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Plant purchases direct from this website are thriving. It is convenient, saves travelling to ONPN, and can be done 24/7. Here is the response of a recent client:

"Thank you very much. My cordylines arrived today :) I am very impressed with your prompt service and the quality of my new babies.

I will definitely order plants from you in the future.

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Coprosma areolata

This article was published in the Titirangi Tatler, May 2010.

Plant names generally conjure up sweetly-smelling, beautifully showy blossoms en masse or sensational single blooms. Think of the recent exhibits at the Auckland Museum of roses and orchids, or the first indicators of spring such as cherry blossom and daffodils. Apart from kowhai and pohutukawa, New Zealand's plants generally do not have the same connotations of great beauty.

Pity those plants that have to persevere with undistinguished flowers and worse, a name that (wrongly) suggests they are repulsive. Coprosma means 'dung smelling' and relates to one of the first specimens collected in Queen Charlotte Sound by the Forsters, the father and son team who accompanied Captain Cook in 1776. But that was a different species named Coprosma foetidissima that lives up to its name meaning a bad, bad smell.

Most other Coprosmas have no noticeable scent, good or bad. In fact they mostly have minute little flowers that lack scent, petals, or any endearing feature to attract the human nose or eye. Even the dark purple fruit are less than half a centimetre in diameter and quite cryptic and erratic in setting from year to year.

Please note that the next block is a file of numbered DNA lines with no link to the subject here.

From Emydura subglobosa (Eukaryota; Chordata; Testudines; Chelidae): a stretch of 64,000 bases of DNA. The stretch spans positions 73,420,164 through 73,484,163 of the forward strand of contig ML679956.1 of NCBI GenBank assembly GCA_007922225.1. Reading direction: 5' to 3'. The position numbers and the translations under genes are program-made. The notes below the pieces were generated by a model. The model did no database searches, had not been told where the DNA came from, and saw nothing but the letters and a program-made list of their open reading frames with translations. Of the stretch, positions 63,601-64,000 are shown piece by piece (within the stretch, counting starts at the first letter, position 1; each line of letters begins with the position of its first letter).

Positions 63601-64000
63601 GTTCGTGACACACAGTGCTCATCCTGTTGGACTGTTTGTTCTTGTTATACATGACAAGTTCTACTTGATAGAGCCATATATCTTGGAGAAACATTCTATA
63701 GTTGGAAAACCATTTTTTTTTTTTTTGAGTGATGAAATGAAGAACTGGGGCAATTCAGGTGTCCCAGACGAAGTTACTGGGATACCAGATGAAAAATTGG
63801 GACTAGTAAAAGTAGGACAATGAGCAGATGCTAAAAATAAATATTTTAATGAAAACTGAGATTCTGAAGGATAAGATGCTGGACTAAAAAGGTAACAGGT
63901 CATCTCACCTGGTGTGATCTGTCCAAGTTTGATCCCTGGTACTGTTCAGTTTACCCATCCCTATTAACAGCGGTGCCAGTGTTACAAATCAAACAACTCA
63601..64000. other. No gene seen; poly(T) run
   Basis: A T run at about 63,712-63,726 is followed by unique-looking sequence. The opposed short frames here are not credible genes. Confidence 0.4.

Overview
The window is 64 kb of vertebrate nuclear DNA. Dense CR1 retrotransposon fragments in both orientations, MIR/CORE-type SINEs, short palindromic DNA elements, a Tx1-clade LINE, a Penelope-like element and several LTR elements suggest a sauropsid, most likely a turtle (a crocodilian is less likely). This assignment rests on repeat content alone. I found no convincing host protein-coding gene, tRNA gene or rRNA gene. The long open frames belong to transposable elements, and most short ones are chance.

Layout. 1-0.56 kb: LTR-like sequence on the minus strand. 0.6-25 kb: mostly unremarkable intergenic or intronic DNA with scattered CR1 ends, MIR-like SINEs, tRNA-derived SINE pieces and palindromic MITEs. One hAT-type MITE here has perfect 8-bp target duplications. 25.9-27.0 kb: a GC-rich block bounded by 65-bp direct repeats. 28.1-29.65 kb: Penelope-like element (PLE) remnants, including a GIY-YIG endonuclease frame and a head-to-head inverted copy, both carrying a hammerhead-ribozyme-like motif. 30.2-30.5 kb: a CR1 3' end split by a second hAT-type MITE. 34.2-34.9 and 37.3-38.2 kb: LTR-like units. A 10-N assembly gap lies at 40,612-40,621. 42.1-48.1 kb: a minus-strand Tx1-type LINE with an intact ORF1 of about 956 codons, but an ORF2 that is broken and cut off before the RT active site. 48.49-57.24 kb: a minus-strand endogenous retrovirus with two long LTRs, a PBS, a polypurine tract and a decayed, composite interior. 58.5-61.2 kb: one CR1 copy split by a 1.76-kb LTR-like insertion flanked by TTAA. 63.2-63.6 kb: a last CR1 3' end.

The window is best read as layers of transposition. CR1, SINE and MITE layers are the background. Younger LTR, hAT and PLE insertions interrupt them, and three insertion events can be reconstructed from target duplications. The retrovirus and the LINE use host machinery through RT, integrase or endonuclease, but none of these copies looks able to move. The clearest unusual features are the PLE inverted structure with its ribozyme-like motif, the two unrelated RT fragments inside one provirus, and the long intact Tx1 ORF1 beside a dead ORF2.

So why would I want to persuade you to grow one? Well, I suggest any garden would be enhanced, not by just one, but a grove of these delightful shrubs. Growing to perhaps four metres tall, they have an erect, columnar habit and when clumped as a group provide a living sculpture in a unique greenish-bronze tone that instantly identifies it as Coprosma areolata. Take a walk in the Waitakere Ranges and you will surely find it in the bush near you.

Low maintenance is always a good selling point and while Coprosma areolata responds well to trimming or topiary, it will usually retain an interesting and sculptured shape without any effort from you at all. They grow well in sun or shade and although they prefer a rich and well-drained soil, they will grow in most conditions. Give them a small annual dose of sheep pellets or slow-release fertiliser and they will be happy.





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